Senate Democrats introduce bill to block Trump's refugee ban
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Senate Democrats are renewing their efforts to block President Trump's refugee ban, arguing it is being used as a recruiting tool for terrorist groups. 

The legislation, spearheaded by Sen. Chris MurphyChristopher (Chris) Scott MurphyDem senator ties Kavanaugh confirmation vote to Trump-Putin controversy Full interview: Chris Murphy speaks out on the Trump-Putin meeting and what it means Dem senator: NATO has become 'functionally obsolete' under Trump MORE (D-Conn.), would block the administration from barring refugees based on what country they are from. 

"There’s no real danger to America from refugees who’ve gone through our vetting system and entered our country. The danger is that we help [the Islamic State in Iraq and Syria] recruit lone-wolf terrorists here at home by making clear that they have no place in our society. It’s up to Congress to fix this," Murphy said. 

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He added, "Trump’s refugee ban puts American lives at risk and it plays right into the hands of our enemies."

In addition to Murphy, Democratic Sens. Ben CardinBenjamin (Ben) Louis CardinSenate panel advances Trump IRS nominee Juan Williams: Putin wins as GOP spins Senate passes resolution honoring victims of Capital Gazette shooting MORE (Md.), Jeff MerkleyJeffrey (Jeff) Alan MerkleyControversial Trump judicial nominee withdraws Anti-Trump protesters hold candlelight vigil by White House Senate Democrats block resolution supporting ICE MORE (Ore.), Al FrankenAlan (Al) Stuart FrankenControversial Trump judicial nominee withdraws AP Analysis: 25 state lawmakers running in 2018 have been accused of sexual misconduct Franken offers Dems a line of questioning for Kavanaugh's 'weirdly specific bit of bulls---' MORE (Minn.), Ed MarkeyEdward (Ed) John MarkeyDemocrats slam Trump for considering Putin’s ’absurd’ request to question Americans Hillicon Valley: Mueller indicts Russians for DNC hack | US officially lifts ZTE ban | AT&T CEO downplays merger challenge | Microsoft asks for rules on facial recognition technology | Dems want probe into smart TVs Dems push FTC to investigate smart TVs over privacy concerns MORE (Mass.), Chris Van HollenChristopher (Chris) Van HollenThe Hill's Morning Report — Russia furor grips Washington GOP seeks separation from Trump on Russia The Hill's Morning Report — Trump’s walk-back fails to stem outrage on Putin meeting MORE (Md.), Mazie HironoMazie Keiko HironoDem senator: Trump is acting like a Russian 'asset' Senators push to clear backlog in testing rape kits Unions aren’t a thing of the past. Unions are our future. MORE (Hawaii) and Cory BookerCory Anthony BookerAnti-Trump protesters hold candlelight vigil by White House House backs resolution expressing support for ICE Dems to propose legislation to prevent ICE from shackling pregnant women MORE (N.J.) are co-sponsoring the legislation, according to the Congressional Record.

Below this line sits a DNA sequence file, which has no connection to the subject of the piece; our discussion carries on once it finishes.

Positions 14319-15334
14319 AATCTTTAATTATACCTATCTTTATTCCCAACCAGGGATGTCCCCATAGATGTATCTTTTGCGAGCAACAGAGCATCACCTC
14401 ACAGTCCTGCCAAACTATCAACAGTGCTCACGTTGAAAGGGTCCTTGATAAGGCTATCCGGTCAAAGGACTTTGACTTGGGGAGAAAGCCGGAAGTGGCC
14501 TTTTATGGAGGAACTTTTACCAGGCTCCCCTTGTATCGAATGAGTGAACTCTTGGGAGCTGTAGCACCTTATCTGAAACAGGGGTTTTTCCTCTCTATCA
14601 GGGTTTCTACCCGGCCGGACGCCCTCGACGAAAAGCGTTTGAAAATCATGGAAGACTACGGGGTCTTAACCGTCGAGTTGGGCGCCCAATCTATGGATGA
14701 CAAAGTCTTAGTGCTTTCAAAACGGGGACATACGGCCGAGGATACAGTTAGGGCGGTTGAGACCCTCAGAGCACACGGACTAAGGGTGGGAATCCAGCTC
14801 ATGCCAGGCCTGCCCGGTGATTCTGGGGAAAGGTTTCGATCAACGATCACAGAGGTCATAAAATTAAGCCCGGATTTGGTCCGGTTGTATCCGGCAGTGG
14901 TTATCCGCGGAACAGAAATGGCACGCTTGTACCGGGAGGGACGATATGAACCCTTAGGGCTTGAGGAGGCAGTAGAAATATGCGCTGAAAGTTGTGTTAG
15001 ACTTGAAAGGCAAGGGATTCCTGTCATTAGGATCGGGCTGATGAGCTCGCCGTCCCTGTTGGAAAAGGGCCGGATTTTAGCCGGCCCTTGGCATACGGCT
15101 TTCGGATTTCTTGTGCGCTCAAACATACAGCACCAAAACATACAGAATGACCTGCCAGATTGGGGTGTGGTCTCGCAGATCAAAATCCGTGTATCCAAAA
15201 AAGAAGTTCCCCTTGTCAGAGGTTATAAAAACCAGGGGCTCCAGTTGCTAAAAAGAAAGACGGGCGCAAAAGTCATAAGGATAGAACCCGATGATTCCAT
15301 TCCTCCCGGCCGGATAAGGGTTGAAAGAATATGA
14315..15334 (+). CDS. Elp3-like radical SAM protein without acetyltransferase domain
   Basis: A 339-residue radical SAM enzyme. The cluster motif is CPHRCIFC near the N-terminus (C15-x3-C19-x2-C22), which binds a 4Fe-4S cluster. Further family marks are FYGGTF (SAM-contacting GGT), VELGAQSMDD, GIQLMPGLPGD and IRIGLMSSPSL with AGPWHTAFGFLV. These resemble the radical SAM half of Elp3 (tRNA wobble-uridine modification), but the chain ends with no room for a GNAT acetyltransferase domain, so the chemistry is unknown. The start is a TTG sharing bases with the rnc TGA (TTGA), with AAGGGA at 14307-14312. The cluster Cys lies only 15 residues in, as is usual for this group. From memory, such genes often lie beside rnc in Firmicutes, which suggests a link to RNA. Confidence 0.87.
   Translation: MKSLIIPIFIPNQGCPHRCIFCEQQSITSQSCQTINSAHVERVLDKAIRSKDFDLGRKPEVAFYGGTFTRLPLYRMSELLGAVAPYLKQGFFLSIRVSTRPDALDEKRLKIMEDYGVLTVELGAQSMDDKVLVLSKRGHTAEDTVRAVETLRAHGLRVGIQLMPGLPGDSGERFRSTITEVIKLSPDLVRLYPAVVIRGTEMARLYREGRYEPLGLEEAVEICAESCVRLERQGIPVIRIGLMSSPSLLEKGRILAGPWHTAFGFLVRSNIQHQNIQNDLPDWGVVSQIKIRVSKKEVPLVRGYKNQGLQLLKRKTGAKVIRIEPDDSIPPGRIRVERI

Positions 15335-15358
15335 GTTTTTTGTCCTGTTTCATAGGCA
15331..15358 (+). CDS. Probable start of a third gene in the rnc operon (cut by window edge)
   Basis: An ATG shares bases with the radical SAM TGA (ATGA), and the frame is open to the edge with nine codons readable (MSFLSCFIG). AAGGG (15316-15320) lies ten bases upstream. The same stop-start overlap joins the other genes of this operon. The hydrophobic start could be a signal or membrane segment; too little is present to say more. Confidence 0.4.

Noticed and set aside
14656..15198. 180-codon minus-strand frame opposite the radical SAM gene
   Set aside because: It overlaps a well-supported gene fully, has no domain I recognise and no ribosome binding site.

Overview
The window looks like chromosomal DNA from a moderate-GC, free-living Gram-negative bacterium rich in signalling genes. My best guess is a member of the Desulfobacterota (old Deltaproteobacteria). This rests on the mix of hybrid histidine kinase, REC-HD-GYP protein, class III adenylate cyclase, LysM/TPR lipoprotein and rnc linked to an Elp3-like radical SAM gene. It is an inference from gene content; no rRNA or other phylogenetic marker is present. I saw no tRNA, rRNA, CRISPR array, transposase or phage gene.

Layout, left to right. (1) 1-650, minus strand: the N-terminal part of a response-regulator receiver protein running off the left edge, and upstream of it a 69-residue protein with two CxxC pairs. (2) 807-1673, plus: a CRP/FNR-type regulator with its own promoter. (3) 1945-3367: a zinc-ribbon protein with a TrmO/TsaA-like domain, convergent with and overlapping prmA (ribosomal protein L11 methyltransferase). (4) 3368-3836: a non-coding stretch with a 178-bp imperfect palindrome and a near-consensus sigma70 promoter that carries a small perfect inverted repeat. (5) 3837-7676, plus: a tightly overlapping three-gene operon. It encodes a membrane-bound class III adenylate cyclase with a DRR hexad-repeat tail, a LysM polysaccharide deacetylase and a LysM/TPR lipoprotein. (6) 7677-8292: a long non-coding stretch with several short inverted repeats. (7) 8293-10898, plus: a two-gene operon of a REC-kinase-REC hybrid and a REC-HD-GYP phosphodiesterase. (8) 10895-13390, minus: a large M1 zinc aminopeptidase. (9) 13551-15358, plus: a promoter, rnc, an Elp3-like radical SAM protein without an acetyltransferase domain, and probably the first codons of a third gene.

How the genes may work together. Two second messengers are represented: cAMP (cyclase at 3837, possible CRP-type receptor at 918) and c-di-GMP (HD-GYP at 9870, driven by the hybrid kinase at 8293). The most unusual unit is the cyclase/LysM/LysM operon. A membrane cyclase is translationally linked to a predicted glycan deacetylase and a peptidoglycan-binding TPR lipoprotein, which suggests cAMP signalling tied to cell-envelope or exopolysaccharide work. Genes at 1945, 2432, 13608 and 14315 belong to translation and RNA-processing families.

The Supreme Court dismissed a lawsuit late last month that was brought by the state of Hawaii challenging the 90-day travel ban on nationals from six majority-Muslim countries and the 120-day halt on the U.S. refugee resettlement program, claiming the case is now moot.

But an appeals court ruled on Monday that the government can bar entry to people from six majority-Muslim countries — Chad, Iran, Libya, Somalia, Syria and Yemen — who lack ties to the United States.

The Trump administration has also capped the number of refugees the United States will accept overall at 45,000 for the fiscal year 2018 fiscal year. 

This week's legislation isn't the first time Democrats have tried to reverse the administration's travel restrictions. 

Sixteen Democrats introduced legislation, spearheaded by Murphy, to undercut the order by withholding funding to enforce it in March. 

Democrats are unlikely to block Trump's order through legislation. They would need 60 votes to clear the Senate, which would require the support of at least a dozen GOP senators.